When it comes to playing out of the back there needs to be several things to happen. Number one is the defenders have to be technical. First touch and short passing skills have to be clean and consistent. Movement off the ball from the midfield is another piece of the puzzle. If the center mids don’t know how to get open it takes away an outlet. Unity and understanding is another thing. If there’s no plan to possess the ball, it won’t happen.
Movement off the ball
Center mids (CM) need to move at the right time. Checking to the ball is what you see more than anything when playing out of the back. For this to happen the mids need to know their own defenders abilities to control the ball. If you check in too soon, the opposing team will get tight before you can receive the ball.
Center backs (Defenders) who are unpredictable with their 1st touch are hard to play with because you can’t time your movement off the ball.
Forwards (strikers) can help by checking to and then quickly away to receive a long pass. If you do this every now and then it keeps the other team guessing, allowing more space for the shorter passes.
Outside backs need to stay wide to bring the opposing team out from the middle. This gives more space for the center mids. Once the outside backs have the ball they usually have 3 options. First, pass to the CM and sometimes doing a give and go. The second option is passing backwards to the center backs or third, play a ball down the line to the outside mids or forwards.
Watch video below of Barcelona U13’s playing different teams worldwide…
Notice how this team continuously Utilizes the Wide Areas and Switches The Field.
The skill needed when playing out of the back
Short passing and first touch are by far the two most important skills needed when playing out of the back.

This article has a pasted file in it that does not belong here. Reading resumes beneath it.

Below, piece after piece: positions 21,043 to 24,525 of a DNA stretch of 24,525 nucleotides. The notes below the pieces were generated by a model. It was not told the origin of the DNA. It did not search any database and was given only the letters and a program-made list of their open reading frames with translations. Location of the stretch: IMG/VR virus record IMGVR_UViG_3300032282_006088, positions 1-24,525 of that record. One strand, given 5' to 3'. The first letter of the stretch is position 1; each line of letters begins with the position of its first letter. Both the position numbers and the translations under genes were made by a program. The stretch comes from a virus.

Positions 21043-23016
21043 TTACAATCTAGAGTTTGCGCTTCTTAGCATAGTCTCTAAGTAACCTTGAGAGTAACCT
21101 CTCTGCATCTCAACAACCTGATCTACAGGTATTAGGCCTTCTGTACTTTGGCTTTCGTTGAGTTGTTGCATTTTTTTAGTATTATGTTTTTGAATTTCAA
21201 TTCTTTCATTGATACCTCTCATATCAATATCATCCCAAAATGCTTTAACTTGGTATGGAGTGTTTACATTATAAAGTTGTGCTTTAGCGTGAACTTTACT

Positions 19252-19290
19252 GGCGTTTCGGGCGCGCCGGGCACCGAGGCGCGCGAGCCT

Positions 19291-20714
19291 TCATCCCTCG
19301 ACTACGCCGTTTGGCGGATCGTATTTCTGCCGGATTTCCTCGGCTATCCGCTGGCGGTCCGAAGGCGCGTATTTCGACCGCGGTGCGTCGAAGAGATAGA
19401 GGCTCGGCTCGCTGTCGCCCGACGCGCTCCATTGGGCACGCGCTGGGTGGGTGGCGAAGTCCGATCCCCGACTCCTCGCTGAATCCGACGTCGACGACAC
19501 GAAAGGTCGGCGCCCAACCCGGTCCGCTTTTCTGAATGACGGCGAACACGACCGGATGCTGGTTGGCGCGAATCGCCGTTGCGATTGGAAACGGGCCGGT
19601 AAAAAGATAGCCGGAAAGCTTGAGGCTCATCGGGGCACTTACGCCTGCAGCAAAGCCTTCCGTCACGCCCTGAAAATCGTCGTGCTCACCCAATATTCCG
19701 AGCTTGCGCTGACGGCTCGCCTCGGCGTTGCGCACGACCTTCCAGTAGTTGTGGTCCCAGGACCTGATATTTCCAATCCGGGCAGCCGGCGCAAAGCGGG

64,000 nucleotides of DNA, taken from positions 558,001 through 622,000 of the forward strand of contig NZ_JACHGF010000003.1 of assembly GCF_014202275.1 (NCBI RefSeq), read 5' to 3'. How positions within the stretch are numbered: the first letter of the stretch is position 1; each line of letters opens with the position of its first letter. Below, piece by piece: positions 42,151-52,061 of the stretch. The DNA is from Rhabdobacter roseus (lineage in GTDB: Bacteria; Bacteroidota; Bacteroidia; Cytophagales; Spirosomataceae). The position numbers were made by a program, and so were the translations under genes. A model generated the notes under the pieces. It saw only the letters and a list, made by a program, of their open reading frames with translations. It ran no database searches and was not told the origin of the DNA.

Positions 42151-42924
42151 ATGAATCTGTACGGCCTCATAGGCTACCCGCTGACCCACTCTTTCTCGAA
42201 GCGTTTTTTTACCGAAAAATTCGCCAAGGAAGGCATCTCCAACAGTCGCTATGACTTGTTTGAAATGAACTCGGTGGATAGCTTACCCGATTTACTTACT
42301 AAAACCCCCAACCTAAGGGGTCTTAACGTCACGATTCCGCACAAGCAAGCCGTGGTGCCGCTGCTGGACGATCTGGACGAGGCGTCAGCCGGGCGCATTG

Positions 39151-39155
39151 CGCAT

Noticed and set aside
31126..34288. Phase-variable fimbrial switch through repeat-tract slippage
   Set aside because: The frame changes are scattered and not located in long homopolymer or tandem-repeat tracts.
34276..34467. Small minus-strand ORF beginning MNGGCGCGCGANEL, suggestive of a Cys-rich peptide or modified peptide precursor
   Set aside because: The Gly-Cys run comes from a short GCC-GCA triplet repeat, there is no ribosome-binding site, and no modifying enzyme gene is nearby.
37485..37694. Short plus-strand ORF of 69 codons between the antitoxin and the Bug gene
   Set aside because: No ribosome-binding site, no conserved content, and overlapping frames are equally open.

First touch is your freedom. Meaning it gives you more time to be able to look up and have more options to pass.
Practice on your own using two rebounders or walls set up like this. This is not easy or natural, so can be frustrating. The hard part isn’t the pass or first touch, but the steps between.
By far some of the best ways to improve!
Knowing when to take risks is key
If players are not encouraged to take risks they will play with fear and panic. This is not how futbol should be.
There needs to be some freedom…
To make the other team uncomfortable and uncertain you have to get numbers up and believe you’re going to score, not get scored on.
Communication and leadership from the coach
Players need to be taught how to move off the ball in every position.
In my playing career (youth, 4 years college and 7 years pro – experiencing 17 countries) not many of my coaches actually gave us a game plan. We would practice drills, but not really told how we were expected to play.
Depending on the players abilities is what I think determines the style of play. Also the ability to recruit. Pro coaches have thousands of choices to pick who they want. Youth coaches don’t really have that option. You get what you get sometimes.
If you have a team full of technical players, you can choose from many tactics. A team full of players who may be athletic, but lack a great first touch might need to play off the counter attack.
Either way, there needs to be a plan in place, whether it’s possession or counter attack style.
If you look far you can see short, but if you look short you can’t see far.
Vision when playing out of the back
Before receiving the ball it’s helpful to scan the field. Sounds easy right? Well, it’s one of the hardest things for players to do. It’s natural to watch the ball instead.
To become good at scanning remind yourself in practice and in games. If you don’t remind yourself, it might never happen. You have to have a purpose when training and this should be one.
When you have the ball at your feet try to look for the furthest teammate. In doing this, you’ll also see everyone between and see more players because of it.
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